Quick Defense – How You Can Hack People’s Natural Reaction To Failure

Posted on February 01, 2018

Ryan Stewman



Written by Andrew Ammons

Vehicle vs. Pedestrian… BAM!

Today, while driving, I was sitting at a red light in a busy intersection and I saw a guy get waxed by a vehicle. (P.S. “Waxed” = Hit.) The guy was just stepping out to cross the street when a car turned right and bam! Because the car was turning from the guy’s left, it hit him from the side, catapulting his feet into the air, leaving his hands mashed on the hood as the driver of the vehicle dropped a lead foot on the brake. The car screeched to a halt…and really…that’s when I looked up.

Truthfully, I didn’t even see the collision, but I figure that’s about how it went.

If you’re asking yourself why the hell I just gave so much detail about something I didn’t even see, it’s because we have to imagine the incident to draw out what is so important about the aftermath.

The lesson is in the aftermath…

You see, when I looked up, what I saw was two people after a potentially catastrophic event, pointing fingers at each other. Within a millisecond after the collision, the driver opened the door and pointed at the crosswalk sign. At the same time, the pedestrian who could hardly figure out whether he could walk or not was pointing at the hood of the car and then back up at the crosswalk. Both parties were obviously embarrassed and disoriented. What’s so interesting is how we as humans are programmed to react. Our programming tells us to blame someone quick!

Think about this; before the driver knew whether she had maimed someone, her immediate reaction was to spout anger…

…project fault and prove she was the victim. Same for the pedestrian. This dude couldn’t even keep his feet beneath him as grasped for something to keep upright but went straight to arguing his case. I’m dead serious. He had the feet of Gumby with the shoulders of an NFL linebacker. Before he even knew if he was okay, his immediate reaction was to be mad and point the finger at the person who hit him.

Truth be told, I have no idea whether or not the LED illustration of the little man walking was lit or if the big red hand was up. What I do know is it should give you some insight.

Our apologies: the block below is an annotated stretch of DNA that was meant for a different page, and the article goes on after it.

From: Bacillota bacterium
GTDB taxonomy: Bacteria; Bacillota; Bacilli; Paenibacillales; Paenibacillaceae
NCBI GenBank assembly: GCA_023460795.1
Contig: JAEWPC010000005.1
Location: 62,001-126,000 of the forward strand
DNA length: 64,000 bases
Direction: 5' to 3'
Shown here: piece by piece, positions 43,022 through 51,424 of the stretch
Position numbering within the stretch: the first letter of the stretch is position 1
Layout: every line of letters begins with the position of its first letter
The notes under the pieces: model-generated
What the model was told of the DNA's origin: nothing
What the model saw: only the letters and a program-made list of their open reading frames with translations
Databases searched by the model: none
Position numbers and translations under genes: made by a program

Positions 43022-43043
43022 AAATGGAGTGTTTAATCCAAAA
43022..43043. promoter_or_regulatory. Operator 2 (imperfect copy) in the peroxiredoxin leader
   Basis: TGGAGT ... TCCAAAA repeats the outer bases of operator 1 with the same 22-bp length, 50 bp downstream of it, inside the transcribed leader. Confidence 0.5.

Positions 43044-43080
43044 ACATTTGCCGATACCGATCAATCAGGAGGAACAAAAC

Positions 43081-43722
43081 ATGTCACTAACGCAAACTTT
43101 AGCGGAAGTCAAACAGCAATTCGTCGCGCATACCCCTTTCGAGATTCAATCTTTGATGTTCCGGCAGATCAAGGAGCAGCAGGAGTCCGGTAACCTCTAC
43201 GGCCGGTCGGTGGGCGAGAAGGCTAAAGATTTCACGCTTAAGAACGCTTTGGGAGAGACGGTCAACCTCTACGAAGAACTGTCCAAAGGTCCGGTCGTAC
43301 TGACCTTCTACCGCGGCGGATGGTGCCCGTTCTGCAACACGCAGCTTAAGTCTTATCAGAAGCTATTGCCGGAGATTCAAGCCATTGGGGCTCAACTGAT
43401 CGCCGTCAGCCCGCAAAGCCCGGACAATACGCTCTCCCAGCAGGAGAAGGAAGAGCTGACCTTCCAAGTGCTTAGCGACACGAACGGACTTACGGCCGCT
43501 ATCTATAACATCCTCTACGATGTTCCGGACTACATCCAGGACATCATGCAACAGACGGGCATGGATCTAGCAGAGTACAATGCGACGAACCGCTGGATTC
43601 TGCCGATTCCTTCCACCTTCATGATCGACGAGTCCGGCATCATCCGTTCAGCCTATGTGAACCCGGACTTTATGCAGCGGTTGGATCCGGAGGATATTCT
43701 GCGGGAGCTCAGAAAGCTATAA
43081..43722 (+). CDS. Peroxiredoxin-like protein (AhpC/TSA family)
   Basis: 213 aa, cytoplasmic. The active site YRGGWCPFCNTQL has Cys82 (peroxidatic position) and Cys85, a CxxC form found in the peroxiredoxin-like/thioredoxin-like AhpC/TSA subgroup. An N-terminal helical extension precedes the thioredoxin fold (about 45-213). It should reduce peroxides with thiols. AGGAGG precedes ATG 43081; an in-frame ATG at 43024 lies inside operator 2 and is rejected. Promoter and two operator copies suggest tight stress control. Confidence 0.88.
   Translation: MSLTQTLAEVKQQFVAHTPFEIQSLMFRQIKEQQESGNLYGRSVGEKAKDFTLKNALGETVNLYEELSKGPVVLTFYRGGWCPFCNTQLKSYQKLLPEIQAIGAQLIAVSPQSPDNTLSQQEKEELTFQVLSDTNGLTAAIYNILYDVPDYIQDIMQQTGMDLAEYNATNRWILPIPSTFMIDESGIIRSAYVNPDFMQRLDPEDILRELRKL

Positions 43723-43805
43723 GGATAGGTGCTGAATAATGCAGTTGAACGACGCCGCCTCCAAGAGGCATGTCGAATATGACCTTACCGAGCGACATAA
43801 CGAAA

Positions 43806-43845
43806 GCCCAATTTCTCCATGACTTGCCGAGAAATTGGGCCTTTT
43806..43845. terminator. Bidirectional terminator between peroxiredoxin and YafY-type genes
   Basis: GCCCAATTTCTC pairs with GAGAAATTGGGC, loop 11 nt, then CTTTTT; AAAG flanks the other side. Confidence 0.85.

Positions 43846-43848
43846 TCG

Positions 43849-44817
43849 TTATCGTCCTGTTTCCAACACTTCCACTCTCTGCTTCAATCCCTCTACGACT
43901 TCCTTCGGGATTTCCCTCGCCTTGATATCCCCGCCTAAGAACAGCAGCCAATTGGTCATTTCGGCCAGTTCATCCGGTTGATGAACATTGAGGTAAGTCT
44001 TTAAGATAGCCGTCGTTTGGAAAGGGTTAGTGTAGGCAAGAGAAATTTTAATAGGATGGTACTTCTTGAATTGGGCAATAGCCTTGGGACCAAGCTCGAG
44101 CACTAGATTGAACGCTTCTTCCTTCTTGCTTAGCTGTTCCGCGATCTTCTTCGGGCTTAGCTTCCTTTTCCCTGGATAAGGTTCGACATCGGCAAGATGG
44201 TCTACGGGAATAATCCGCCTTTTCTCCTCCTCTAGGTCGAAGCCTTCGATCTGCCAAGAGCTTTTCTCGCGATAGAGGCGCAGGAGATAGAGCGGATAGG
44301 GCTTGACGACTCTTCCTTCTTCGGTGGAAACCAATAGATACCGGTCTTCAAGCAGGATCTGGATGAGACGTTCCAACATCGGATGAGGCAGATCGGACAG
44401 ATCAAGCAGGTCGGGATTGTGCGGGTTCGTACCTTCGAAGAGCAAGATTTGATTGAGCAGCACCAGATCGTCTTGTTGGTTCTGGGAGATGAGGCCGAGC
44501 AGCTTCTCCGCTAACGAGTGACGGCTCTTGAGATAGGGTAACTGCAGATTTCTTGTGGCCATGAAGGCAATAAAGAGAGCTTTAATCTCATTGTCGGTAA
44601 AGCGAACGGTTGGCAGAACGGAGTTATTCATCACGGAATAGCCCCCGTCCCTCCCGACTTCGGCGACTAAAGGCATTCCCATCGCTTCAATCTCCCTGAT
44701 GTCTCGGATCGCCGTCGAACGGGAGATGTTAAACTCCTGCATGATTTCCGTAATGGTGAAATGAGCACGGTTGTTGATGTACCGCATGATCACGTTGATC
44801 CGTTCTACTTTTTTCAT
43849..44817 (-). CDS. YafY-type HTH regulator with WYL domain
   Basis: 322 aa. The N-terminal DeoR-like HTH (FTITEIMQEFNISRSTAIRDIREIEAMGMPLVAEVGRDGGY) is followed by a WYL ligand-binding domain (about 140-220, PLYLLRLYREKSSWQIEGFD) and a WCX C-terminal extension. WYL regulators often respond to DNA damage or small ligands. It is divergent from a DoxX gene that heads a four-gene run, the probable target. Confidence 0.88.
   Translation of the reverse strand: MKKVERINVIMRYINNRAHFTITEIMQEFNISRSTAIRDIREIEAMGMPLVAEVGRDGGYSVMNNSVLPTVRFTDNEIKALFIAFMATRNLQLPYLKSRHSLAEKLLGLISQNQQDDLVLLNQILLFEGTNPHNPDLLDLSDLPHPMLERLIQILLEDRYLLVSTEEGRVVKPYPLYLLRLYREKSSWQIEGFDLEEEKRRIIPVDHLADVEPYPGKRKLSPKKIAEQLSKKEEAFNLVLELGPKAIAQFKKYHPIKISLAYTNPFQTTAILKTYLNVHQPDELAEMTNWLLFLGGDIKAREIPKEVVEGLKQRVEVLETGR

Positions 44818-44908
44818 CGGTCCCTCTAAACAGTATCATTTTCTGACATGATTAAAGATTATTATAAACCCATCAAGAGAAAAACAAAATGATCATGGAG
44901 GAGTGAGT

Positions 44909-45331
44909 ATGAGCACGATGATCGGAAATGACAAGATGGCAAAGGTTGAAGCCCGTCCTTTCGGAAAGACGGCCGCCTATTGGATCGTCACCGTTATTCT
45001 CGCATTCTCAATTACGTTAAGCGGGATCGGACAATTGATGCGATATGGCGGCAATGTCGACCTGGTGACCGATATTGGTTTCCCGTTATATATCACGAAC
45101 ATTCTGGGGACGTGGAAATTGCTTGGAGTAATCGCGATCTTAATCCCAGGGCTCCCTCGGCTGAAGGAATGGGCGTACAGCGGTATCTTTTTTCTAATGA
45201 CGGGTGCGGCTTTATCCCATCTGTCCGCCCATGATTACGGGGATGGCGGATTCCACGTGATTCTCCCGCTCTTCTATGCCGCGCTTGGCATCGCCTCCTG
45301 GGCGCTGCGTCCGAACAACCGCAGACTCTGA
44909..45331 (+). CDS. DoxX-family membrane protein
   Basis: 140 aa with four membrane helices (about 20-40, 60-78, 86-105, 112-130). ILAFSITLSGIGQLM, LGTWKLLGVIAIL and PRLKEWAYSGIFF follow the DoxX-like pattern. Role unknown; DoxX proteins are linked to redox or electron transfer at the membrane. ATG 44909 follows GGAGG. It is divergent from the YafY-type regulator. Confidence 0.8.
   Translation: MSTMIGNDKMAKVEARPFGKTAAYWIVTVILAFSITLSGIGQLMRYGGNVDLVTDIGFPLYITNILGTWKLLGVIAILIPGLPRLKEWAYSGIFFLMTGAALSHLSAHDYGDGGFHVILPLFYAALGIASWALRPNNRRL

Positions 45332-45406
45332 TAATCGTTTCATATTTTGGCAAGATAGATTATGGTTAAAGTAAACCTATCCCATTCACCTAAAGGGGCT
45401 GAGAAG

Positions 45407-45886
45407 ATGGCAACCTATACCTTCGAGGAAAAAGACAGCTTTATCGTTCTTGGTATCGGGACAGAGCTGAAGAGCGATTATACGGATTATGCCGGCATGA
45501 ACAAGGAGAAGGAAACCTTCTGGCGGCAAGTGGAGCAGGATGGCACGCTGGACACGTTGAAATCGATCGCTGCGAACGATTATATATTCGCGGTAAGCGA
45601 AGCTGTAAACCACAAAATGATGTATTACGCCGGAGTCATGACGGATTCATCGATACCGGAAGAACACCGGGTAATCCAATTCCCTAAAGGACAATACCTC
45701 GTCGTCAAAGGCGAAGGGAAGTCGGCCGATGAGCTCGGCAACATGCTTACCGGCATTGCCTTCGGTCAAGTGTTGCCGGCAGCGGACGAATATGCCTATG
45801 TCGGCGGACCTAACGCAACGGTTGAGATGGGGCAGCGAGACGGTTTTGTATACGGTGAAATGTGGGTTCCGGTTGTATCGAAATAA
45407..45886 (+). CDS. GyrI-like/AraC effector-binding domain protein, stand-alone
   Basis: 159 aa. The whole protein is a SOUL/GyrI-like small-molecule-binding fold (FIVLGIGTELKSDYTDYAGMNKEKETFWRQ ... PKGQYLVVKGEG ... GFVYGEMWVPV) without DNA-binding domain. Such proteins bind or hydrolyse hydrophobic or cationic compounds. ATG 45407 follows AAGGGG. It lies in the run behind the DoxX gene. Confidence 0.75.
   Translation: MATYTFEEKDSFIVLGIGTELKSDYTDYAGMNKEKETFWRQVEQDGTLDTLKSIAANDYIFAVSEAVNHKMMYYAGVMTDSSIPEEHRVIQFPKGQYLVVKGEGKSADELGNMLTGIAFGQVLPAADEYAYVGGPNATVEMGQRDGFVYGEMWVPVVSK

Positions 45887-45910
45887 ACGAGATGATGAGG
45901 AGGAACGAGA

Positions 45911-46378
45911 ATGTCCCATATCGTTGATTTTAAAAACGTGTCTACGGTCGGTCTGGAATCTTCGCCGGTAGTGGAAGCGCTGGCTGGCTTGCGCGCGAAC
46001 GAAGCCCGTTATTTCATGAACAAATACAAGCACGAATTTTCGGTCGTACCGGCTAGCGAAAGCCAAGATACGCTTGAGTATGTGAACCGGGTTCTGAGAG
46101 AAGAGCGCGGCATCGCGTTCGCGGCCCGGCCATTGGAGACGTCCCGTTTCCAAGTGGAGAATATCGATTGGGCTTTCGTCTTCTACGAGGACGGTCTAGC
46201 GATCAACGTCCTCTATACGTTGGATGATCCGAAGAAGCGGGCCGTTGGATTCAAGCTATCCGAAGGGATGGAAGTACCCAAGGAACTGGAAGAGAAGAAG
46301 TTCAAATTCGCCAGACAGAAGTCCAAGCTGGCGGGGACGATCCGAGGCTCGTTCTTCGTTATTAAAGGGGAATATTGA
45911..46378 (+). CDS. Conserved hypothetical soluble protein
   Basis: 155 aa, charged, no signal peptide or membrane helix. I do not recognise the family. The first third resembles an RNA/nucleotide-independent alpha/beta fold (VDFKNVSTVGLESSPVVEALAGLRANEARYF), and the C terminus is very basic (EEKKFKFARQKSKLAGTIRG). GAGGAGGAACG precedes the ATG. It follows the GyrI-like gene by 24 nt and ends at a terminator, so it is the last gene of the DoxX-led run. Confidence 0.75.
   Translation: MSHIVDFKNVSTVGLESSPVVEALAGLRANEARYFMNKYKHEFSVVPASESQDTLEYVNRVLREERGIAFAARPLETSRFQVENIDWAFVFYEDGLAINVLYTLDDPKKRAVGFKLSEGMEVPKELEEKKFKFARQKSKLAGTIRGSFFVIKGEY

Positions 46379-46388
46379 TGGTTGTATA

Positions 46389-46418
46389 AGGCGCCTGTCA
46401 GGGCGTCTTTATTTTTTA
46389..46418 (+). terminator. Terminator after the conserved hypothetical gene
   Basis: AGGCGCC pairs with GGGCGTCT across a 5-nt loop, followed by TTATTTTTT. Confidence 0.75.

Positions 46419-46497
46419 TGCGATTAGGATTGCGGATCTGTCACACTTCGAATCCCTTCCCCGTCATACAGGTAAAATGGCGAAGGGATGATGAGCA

Now, while you may be saying, “Andrew, yeah, no shit. That’s the way people work…” Think a bit more about how you can use this to your advantage. First, realize, we as humans, are naturally on the defensive. We’re so insecure about our decisions and caught up in proving we’re right, that oftentimes, we have no earthly idea why we are even arguing

So, why does it matter?

While you hopefully do not get hit by oncoming traffic in your life,  you will face failure. Things won’t go your way. You will take public risks that go sideways on you. You will be tempted to draw the blame card loud and proud and scream, “I’m the victim!”

But what if you committed to handling adversity differently than the loud majority?

What, if when a situation turned south, you stopped, and objectively thought about how you could’ve avoided the situation? Could you use that as a weapon for the next attempt?

I’ve heard that successful leaders react to what happens around them differently than others. In moments of success, they look out the window to give credit to someone. In moments of failure, they look in the mirror to evaluate what misstep they, themselves have made to attribute to the loss.

The more you approach every failure as an exciting opportunity to ask, “What could I have done differently to have received a different result?” you’ll begin to fill your life with more success faster, easier and more frequently than you have in the past. That means you win or learn; there’s no such thing as a loss in that scenario.

When things don’t go according to plan ask yourself:

  1. How do the people around me who are winning handle these situations?
  2. How can I use the energy I want to spend on blaming as fuel for future success?
  3. How could I have better prepared to see this coming?
  4. Who could I have involved that would have eliminated the chance of failure?
  5. What exactly did I learn from this lesson that will make me impervious to similar risks in the future?
  6. How will I communicate to my team the strategy to win even more as a result of the lesson?


Our basic human instincts are powerful, but when you learn to hack your instinctive behaviors and morph them into powerful tools, you become a category-of-one player. That is, there is no one else like you on the field because you have changed the game.

Put this practice into play the next time you feel the instinct to cry victim and let me know how it works out!

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